The nucleus for all social activities for the neighboring girls were a group of young men who lived out at the Ontare Rancho and who, along with several other eligible young men in town, became dubbed the “Four and Twenty Blackbirds.” Elizabeth remembers, “What a boon to the girls was this ever ready phalanx of cavaliers – and now one of them was to be my partner.” She had been asked to dance in the Contradanza at the Grand Ball held at the Lobero Theatre for the Mission’s Centennial celebration in December 1886.

Both excited and apprehensive that she had been paired with the Blackbird known as “The Adonis of the Pacific Coast,” Elizabeth took only a brief glimpse when he was presented to her but managed to note “a very handsome tall man dressed in a costume of peacock velvet and silver lace.”

While they danced, she waited for him to speak but “no sound reached me; then looking up I caught such a distressed look on his face that I felt quite alarmed.” He excused himself and joined a friend in one of the box seats before returning to the dance floor to resume the dance. Hurt by his behavior, she resolved to ignore him in the future. Only later did she learn that his breeches had been too tight and were splitting! His friend’s safety pins had remedied the situation long enough for him to continue the dance. Her vow to ignore him in the future, however, proved futile, for he was Billy Burton.

Santa Barbara and Montecito, 1886

Elizabeth remembers a State Street that was often ankle deep in mud, had rickety boardwalks, small shacks and hitching posts. Little open-tram cars were drawn by mules “whose drivers would wait for you while you mailed a letter or went back to put the key under the mat,” and in small shops Mexican artisans created elaborately carved saddles and bridles studded with hand-wrought silver ornaments.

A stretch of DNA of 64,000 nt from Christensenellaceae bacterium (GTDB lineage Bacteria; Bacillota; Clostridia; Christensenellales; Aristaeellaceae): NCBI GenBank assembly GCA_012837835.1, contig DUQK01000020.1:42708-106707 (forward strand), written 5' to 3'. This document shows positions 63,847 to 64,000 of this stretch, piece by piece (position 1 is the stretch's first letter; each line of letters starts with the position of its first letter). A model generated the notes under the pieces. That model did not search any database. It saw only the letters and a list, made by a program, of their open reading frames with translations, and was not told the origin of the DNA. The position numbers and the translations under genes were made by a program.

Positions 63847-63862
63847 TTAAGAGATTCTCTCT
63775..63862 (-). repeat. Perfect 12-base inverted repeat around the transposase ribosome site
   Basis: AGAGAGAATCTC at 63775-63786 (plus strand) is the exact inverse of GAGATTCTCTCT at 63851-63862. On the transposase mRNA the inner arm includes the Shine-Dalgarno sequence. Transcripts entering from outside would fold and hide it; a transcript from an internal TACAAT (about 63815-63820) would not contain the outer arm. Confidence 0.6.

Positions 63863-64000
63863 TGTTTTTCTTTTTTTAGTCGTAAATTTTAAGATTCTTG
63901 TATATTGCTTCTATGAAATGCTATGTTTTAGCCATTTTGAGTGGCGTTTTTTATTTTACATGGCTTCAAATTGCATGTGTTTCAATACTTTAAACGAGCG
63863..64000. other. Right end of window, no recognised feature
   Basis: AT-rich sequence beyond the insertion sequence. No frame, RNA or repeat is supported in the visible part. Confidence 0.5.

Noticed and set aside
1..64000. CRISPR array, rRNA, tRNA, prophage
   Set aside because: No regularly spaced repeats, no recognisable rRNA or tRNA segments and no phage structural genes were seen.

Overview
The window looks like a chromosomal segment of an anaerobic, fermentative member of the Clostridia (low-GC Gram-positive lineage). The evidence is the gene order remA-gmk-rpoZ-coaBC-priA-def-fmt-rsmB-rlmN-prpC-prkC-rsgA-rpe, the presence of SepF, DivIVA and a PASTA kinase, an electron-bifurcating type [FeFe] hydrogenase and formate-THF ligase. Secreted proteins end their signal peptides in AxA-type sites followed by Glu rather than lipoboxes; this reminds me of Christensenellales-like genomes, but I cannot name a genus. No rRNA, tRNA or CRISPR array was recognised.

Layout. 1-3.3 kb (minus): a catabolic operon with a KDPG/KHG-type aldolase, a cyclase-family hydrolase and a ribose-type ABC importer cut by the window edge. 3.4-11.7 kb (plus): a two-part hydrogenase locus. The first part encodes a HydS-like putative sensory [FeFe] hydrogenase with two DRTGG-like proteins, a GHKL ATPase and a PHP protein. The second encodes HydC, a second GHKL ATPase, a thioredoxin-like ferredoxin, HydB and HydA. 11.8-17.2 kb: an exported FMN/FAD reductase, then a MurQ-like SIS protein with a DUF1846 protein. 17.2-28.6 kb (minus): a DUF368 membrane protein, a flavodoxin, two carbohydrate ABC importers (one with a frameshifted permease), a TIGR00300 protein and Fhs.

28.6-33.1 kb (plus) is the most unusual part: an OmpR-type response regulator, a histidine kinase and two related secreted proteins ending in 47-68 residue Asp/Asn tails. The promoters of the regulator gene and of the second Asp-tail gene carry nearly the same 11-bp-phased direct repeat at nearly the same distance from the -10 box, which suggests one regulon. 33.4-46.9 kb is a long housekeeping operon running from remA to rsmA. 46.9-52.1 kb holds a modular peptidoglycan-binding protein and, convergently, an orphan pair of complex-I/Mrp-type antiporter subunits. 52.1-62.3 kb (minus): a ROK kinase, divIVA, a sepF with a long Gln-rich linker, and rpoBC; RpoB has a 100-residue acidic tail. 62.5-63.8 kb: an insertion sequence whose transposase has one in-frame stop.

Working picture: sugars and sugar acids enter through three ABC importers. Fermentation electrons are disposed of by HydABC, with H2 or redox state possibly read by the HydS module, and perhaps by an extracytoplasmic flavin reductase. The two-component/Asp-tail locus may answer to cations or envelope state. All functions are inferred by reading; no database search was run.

“In spite of its ugliness, State Street remained our Rue de Rivoli if we selected eleven am for the hour to walk its length on our way for a swim,” Elizabeth wrote. “For at this hour, one met the whole world there. Every office was emptied as if by magic, as each joined the procession; for a sea-bath on a beautiful day was a sacred rite to be duly observed.

“There was plenty for me to enjoy,” she continued. “I loved the beach teas by moonlight when we would all meet at a quiet spot on the shore beneath the high cliffs on the night of the full moon; the delicious supper; the large bonfire and the guitars. Here we could sing to our heart’s content all the old songs....I loved, too the rides up wooded canyons and over the wide ranges to gather in some green shady spot for a picnic fit for the gods; or, again, for wild rides along the beaches or for gay hay-rides or visits to the Ranchos on the other side of the first range.”